My journey as a long distance runner who started the sport later in life.
Two weeks ago today I was being discharged from the hospital. My current reality is a parallel reality to the one I had been envisioning for myself a little over two weeks ago. It all came crashing down on me on January 18, 2014. Through this blog I hope to tell my story to facilitate the healing process. Sadly, I can’t honestly say there is a lesson to be learned from this for anyone, but hopefully there will be some amusement in it for you along the way.
That Saturday morning dawned warm and sunny, breaking several weeks of cold temperatures that took our house down to 14C. My husband and I were both inspired by this change in the weather, such that he took the dog out for a morning run even though I am the runner in the family. As such, I opted to leave her at home when I finally headed out at 2:45 pm. I had a plan to use my new heart rate monitor to try a method for determining my maximum heart rate. I would walk a few laps of our local park first as a warm up and to see what my heart did if I merely walked.
When I got to the park there were quite a few people there, children and/or dogs in tow. It seemed everyone was trying to absorb some sun and shake off the concrete chill that settles in to the houses of northern Mexico whenever the weather stays cold for too long. I was walking to a dance beat and feeling very happy as I rounded the corner and saw a pair of women trying to control an excitable young boxer. It was clear that they weren’t very well-versed at dog training, or maybe they were unfamiliar with this high-energy breed. I’ve known some boxers and they are near impossible to tire, but generally friendly, so I stopped to talk to them and check the personality of the dog. I already had a thought in my mind, and it would be my undoing.
I learned that the dog was friendly, and after exchanging a few pleasantries, I had the dog’s leash in hand, and I was going to take it for a lap of the park. I was trying to help the dog burn some energy and to get it more calm for the owners. They seemed appreciative, if not a little cautionary, because the dog really did have a lot of energy. I was doing laps anyway, and I usually run with a dog, so why not?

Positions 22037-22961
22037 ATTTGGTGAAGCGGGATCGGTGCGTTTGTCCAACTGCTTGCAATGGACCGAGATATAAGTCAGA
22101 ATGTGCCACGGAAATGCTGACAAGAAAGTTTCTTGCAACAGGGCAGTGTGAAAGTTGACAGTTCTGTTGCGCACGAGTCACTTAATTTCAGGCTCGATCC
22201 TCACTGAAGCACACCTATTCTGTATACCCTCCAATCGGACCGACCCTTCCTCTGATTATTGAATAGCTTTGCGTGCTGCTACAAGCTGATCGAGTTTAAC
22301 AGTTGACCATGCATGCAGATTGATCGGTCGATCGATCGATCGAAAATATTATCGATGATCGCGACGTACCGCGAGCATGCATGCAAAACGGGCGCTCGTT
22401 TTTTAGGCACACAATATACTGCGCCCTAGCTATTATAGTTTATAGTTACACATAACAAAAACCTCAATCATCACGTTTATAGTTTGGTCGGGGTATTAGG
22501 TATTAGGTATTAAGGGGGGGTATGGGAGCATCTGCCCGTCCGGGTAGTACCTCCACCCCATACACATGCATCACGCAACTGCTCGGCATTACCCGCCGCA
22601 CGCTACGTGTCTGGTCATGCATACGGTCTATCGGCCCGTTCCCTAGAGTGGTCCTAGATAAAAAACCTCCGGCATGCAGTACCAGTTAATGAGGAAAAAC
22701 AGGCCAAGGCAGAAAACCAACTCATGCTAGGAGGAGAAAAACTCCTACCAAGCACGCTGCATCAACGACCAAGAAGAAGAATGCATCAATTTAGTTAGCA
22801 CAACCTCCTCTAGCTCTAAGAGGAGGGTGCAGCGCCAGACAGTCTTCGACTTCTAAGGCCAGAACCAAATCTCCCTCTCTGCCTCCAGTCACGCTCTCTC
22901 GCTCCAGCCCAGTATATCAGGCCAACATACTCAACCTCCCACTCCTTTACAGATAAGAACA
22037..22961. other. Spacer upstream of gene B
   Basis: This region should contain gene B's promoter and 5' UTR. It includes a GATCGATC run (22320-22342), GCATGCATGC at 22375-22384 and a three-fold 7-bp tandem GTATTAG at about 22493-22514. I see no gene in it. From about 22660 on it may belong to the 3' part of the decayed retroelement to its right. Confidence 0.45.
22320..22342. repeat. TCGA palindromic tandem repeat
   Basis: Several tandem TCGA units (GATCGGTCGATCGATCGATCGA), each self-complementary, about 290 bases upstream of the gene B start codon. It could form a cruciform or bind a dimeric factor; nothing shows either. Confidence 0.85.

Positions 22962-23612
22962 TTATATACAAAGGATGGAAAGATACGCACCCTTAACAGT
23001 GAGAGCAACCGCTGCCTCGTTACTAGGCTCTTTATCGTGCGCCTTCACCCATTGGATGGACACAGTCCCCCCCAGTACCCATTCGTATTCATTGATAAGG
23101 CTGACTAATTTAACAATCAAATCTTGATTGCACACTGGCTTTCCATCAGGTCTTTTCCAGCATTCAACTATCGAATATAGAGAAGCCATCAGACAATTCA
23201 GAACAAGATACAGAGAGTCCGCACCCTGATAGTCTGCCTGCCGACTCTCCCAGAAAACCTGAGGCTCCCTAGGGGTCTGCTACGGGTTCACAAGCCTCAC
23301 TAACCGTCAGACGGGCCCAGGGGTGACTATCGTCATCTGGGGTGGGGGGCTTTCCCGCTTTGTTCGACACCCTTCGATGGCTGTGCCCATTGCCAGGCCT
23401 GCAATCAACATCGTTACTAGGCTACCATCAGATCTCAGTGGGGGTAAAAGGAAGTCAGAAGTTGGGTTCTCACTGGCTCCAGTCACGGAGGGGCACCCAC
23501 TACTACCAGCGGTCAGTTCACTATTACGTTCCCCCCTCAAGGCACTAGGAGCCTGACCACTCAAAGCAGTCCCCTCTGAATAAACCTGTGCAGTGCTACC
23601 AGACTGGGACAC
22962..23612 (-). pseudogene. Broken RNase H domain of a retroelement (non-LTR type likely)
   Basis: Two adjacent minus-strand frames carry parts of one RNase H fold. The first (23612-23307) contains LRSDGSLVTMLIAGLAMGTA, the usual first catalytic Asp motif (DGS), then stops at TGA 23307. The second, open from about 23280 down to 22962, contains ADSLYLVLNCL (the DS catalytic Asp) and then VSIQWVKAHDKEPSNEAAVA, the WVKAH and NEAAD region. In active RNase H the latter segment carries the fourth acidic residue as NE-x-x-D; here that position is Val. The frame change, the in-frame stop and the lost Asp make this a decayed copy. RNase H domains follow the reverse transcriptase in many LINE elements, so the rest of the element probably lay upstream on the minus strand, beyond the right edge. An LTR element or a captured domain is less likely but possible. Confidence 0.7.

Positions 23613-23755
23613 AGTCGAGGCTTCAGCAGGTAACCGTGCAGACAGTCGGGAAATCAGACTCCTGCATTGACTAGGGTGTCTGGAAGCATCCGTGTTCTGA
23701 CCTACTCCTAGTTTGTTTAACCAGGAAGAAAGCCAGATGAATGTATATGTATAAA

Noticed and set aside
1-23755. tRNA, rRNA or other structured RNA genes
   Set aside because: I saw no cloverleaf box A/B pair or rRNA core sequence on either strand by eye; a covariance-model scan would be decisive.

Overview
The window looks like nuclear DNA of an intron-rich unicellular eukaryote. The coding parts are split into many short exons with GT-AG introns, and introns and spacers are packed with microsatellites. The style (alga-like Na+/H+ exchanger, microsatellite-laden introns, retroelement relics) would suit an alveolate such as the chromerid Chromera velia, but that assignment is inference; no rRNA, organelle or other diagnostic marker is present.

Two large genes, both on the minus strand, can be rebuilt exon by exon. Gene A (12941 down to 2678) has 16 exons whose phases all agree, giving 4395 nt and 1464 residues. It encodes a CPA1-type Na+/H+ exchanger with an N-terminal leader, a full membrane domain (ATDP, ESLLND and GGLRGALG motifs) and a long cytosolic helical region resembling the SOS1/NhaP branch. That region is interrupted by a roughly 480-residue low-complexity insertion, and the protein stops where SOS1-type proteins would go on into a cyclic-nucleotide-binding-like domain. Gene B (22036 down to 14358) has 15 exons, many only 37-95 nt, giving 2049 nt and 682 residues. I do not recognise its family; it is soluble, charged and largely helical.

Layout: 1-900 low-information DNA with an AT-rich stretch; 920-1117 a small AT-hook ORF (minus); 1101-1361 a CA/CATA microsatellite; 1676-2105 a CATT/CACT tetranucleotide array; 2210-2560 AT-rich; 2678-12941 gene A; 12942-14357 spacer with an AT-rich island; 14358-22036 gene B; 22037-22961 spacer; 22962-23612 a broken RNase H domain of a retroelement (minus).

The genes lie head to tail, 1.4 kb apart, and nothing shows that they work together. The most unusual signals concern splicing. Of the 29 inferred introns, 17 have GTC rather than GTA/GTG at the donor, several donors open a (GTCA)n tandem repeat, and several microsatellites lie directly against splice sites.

I started off the way I do with my dog, leash short and in my left hand, dog close to my side. I wanted the dog to understand what we were doing, so I was sprinting a bit to show it the plan. We were on a downhill grade on a park path and I was very optimistic that the dog would fall into step and enjoy the run the way my dog always does. I made it approximately 100 m and then I tripped badly, seemingly on the feet of the dog. Did it trip or “box” me in the feet? Was it just that boxer feet are bigger than blue heeler feet and our feet became tangled? This I will never know, but I basically fell like a tree and I knew something was very wrong with my right hand. Horribly wrong.
I was having a hard time getting back up from the fall, and I was screaming. What was I saying? I listened to myself. I was hysterically screaming, “My hand! My hand!” The hand wasn’t sore, but it felt other-worldly somehow. I finally sat up and used my left hand to help hold up my right hand to see what the problem was. I started screaming louder, and crying. All the people enjoying their day probably knew that I was hurt, but maybe not how I was hurt. Even if you are bilingual it is hard to understand your non-dominant language when it is practically rendered incoherent through screaming and crying. “Fingers aren’t supposed to do that!” This was all I could think to say as I came to grips with the image reaching my eyes.